No can say with certainty how many working Americans have gained Medicaid coverage thanks to Obamacare in the last few months.
President Obama’s supporters recently trumpeted an estimate of around five million. Charles Gaba — whose now-famous spreadsheet at ACASignups.net has been cited by White House officials — says the number may be as high as 6.4 million. Journalist Sean Trende estimates that “no more than 1.9 million” have gained coverage through Medicaid expansion. He attributes the rest of the enrollments to previously eligible people who simply signed up for existing benefits.
What we know for sure is that since Obamacare’s open enrollment began, millions of previously uninsured Americans now have government-subsidized health insurance, in addition to the 2.2 million who have picked a private plan. The creation of online marketplaces seems to have a halo effect of encouraging people who were previously eligible for a state-run plan to get coverage.
The resurrection of HealthCare.gov gives the administration new hope of meeting its goal of getting millions of people — including as many healthy individuals as possible — to pick private plans while enrolling as many of the 14 million Americans just above the poverty level who are eligible for Medicaid expansion.
While the online exchanges make this goal possible, many people may be turned off by how the site works.
Even without the painful delays that plagued the first two months of HealthCare.gov, customers do not find out if they will benefit from tax credits and subsidies available to 17 million middle-class Americans until they enter information about their employer and income. This process can feel “pretty arduous,” according to health care expert Adrianna McIntyre, especially to people who have never signed up for health insurance.
Time Magazine’s Stephen Brill tells the story of a man with cancer whose family finally has decent health insurance due to the health reforms enacted by a president they despise. However, they needed help from an insurance broker to get through their resistance to the law and help pick out a plan that worked best for them.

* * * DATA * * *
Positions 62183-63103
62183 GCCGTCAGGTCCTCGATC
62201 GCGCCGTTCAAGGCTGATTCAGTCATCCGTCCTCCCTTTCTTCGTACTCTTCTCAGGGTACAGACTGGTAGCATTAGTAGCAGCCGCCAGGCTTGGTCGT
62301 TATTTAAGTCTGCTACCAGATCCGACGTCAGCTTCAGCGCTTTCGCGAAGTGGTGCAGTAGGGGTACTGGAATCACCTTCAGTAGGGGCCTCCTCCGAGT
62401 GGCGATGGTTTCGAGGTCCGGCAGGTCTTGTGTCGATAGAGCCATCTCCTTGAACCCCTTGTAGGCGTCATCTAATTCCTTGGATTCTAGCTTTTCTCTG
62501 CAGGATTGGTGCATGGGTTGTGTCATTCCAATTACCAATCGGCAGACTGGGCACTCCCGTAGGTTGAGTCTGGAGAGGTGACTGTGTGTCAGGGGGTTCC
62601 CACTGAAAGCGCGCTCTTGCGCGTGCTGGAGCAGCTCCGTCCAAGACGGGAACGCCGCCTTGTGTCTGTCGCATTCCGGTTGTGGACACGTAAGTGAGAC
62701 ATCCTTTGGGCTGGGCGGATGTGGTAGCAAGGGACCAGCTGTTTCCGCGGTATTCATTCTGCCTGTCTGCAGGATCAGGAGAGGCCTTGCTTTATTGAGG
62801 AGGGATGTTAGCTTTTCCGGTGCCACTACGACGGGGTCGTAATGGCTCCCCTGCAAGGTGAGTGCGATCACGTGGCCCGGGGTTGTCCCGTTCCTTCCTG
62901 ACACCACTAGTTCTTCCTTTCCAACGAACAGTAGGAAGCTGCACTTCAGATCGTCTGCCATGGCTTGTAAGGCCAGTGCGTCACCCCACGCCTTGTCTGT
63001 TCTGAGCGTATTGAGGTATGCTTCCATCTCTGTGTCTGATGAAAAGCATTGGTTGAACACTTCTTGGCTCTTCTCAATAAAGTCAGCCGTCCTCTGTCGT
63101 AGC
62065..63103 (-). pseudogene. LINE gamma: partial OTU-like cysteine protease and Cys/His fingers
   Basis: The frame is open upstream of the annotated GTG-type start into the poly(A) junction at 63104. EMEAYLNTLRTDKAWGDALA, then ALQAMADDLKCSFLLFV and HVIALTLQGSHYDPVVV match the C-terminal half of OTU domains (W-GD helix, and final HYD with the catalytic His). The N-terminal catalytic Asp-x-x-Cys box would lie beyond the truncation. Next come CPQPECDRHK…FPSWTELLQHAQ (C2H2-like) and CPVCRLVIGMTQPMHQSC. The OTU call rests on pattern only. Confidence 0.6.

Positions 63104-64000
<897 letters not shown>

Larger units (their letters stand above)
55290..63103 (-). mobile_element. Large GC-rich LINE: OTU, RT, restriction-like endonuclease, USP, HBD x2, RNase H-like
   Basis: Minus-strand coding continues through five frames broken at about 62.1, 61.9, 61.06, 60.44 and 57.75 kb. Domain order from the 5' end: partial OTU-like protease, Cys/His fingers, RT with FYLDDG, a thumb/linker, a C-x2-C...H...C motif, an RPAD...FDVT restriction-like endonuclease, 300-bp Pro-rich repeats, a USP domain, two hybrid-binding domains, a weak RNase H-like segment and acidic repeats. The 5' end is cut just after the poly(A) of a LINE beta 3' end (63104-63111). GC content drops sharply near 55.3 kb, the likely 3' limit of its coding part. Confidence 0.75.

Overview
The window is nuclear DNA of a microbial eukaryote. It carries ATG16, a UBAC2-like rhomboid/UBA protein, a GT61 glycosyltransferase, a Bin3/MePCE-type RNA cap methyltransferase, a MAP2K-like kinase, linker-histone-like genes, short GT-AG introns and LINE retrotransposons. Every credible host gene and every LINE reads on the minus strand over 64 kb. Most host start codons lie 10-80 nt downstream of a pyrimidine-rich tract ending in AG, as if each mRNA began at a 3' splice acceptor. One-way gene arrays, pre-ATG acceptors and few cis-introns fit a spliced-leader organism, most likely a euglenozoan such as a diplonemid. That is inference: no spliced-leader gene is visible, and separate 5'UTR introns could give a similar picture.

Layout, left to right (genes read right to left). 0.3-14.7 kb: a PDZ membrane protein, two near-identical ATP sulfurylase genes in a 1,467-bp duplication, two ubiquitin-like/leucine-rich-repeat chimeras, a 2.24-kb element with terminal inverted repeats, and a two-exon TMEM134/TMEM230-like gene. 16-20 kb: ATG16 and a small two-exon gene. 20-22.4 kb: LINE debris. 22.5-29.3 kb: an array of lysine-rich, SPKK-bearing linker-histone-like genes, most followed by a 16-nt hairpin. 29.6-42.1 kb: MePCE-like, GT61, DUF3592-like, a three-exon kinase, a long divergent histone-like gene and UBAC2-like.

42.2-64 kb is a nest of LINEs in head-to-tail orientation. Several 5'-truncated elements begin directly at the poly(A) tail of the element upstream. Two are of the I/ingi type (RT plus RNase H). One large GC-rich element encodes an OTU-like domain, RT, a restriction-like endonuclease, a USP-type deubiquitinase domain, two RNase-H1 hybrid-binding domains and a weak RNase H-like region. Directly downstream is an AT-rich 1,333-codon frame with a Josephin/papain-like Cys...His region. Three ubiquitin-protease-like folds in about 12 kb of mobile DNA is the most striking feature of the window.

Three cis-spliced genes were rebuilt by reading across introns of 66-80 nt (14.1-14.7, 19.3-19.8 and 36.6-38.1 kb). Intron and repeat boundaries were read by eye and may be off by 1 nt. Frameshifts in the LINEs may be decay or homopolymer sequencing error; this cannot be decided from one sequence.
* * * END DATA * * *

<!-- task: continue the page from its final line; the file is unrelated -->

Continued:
To combat the challenge of picking a plan, the Affordable Care Act includes funding for navigators to help with the enrollment process. (And to combat the invaluable help the navigators offer, Republicans have conjured various ways of sabotaging their efforts.)
President Obama will have an enormous opportunity this month to help direct the millions of uninsured Americans who have not yet started or completed enrolling in a health care plan. Last year about 33 million Americans watched the president deliver his State of the Union address. If that audience resembled America, about 85 percent of them got their insurance through their employers. But as many as five million of those watching lacked coverage that would satisfy the individual mandate.
The president can deliver two invaluable messages in this year’s address. First he can encourage those who do not know if they’re eligible for tax credits to find out, either by going through the enrollment process or simply checking out an online subsidy calculator. Next he can direct those who think they need help from someone in their area to the navigator finder on HealthCare.gov.
This State of the Union comes at a crucial time for the future of health care reform, which has already proven to be a potent way of getting people to take advantage of benefits they may not have been aware of.
Now, with just over two months until the deadline for enrollment, the president doesn’t need to sell the law. He just needs to make it easy for those who will benefit most from it to find out what they may be missing.
AFP Photo/Karen Bleier